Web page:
Ohio State Bolsters WRs as Urban Meyer Gets James Clark Away from Florida
The Ohio State speed movement continues unabated as, according to 247Sports.com, Urban Meyer has just landed big-time wide receiver James Clark, a 5'11", 170-pound burner from New Smyrna Beach, Fla. It's especially a coup for Urban Meyer, as he's not only winning Clark's commitment and signature away from an in-state school, but it's also his former school: Florida.
Clark is the fourth wide receiver in Ohio State's class, assuming late commit (and Oregon flip) Dontre Wilson ends up on the outside. There's a theme to all four: They're smaller, none topping 6'0", and they're fast. Here's film of Clark's senior year, and try not to blink—you'll miss him covering 20 yards or so.
That's a great, long stride for a guy who's only 5'11", and his balance is impressive; he's not going to bowl anybody over, but he can take a little contact without getting knocked completely off his stride. That balance also helps him adjust angles without losing speed, and that's an easy way to get a potential tackler discombobulated and readjusting his angle—which means more yards in the open field.
There isn't much precision in Clark's route-running at this point, or at least not much that's evident in his film reels available online, and that's a skill that comes from coaching and repetitions. That is to say, unlike pure speed like Clark's, it's not a matter of physical gifts, it's a matter of work and discipline. So it's up to Clark to improve on that, and one should expect that on an Urban Meyer-led team, that improvement will come.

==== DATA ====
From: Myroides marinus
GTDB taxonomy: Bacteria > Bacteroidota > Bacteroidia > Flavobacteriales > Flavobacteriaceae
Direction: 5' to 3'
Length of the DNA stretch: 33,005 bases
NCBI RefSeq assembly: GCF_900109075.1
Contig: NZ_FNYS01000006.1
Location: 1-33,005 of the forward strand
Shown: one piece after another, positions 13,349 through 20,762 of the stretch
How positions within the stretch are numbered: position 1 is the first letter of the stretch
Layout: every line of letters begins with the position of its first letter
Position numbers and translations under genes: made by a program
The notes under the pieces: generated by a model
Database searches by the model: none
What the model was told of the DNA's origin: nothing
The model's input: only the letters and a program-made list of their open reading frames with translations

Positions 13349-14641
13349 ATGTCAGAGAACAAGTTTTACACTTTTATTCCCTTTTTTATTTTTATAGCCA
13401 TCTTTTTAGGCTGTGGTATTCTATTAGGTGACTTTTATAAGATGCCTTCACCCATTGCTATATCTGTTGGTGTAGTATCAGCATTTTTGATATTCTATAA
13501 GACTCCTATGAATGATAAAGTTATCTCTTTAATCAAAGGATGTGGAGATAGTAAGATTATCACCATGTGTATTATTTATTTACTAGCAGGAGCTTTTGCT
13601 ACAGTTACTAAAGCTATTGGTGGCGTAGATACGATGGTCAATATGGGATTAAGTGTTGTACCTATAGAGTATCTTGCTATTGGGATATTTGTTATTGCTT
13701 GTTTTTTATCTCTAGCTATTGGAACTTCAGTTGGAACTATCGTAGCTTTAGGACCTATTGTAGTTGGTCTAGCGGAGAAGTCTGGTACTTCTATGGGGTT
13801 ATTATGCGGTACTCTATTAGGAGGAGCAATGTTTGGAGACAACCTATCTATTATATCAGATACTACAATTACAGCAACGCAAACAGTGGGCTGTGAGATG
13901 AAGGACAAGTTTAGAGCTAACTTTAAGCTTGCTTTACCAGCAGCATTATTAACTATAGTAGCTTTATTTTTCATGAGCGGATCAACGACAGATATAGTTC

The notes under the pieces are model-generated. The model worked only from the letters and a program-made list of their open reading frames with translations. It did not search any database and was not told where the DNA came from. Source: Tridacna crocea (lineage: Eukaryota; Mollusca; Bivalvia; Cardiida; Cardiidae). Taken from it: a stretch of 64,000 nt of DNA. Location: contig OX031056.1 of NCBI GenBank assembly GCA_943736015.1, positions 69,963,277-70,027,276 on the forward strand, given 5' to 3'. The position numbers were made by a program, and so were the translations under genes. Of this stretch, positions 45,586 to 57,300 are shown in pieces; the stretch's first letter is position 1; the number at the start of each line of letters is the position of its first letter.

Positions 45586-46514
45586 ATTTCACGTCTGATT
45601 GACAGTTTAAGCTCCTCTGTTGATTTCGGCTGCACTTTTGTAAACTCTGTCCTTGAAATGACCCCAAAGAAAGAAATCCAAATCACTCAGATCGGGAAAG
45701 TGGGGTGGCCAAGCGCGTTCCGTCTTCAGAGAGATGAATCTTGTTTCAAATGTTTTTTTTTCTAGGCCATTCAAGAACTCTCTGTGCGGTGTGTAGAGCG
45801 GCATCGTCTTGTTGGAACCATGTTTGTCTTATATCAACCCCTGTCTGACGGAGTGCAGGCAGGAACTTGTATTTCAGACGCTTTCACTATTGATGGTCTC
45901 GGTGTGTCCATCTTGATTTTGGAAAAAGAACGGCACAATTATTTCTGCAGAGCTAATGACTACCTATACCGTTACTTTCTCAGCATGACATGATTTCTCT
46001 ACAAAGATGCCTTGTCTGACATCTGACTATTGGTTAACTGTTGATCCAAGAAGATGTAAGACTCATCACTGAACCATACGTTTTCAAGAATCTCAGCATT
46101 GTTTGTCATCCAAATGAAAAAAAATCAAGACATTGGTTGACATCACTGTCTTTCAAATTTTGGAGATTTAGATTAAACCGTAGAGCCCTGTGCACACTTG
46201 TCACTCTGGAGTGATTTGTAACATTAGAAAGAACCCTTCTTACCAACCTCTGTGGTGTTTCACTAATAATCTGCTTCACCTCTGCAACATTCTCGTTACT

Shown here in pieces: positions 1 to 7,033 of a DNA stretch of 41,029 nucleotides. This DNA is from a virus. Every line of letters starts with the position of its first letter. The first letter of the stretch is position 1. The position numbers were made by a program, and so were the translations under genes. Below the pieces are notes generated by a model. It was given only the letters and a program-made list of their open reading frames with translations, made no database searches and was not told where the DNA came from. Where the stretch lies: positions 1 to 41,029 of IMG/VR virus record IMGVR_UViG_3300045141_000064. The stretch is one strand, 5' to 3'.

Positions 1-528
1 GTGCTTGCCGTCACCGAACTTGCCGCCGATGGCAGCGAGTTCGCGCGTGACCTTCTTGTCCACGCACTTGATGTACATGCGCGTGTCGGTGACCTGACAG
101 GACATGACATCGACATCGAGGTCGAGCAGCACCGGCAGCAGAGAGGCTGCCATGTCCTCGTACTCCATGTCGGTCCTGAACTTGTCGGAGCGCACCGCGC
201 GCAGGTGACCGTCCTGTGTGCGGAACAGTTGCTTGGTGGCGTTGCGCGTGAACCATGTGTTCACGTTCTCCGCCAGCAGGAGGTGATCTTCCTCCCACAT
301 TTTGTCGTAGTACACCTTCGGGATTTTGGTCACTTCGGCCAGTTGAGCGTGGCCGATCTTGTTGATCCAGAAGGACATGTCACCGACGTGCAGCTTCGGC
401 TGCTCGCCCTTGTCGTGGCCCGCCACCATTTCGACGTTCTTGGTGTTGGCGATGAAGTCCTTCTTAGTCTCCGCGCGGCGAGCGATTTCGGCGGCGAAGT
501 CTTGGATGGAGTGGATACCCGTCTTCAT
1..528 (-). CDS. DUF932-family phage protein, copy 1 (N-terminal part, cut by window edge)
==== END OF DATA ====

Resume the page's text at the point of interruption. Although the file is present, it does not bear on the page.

With the glut of wide receivers coming in and the return of starters Corey Brown and Devin Smith (to say nothing of 2012 spring-game standout Michael Thomas), it's entirely possible that Clark redshirts in 2013.
Meyer would probably like to see him significantly above 170 pounds without sacrificing his speed, too, so a year in the Ohio State strength and conditioning program could help Clark turn into a lethal weapon on the outside. Obviously, his route-running could stand a year of development as well.
In due time, though, one should expect Clark to be stretching defenses and testing the 40 speed of opposing safeties and cornerbacks. He's a major boost to a young, thin WR corps, and Buckeye fans should be thrilled by his commitment.
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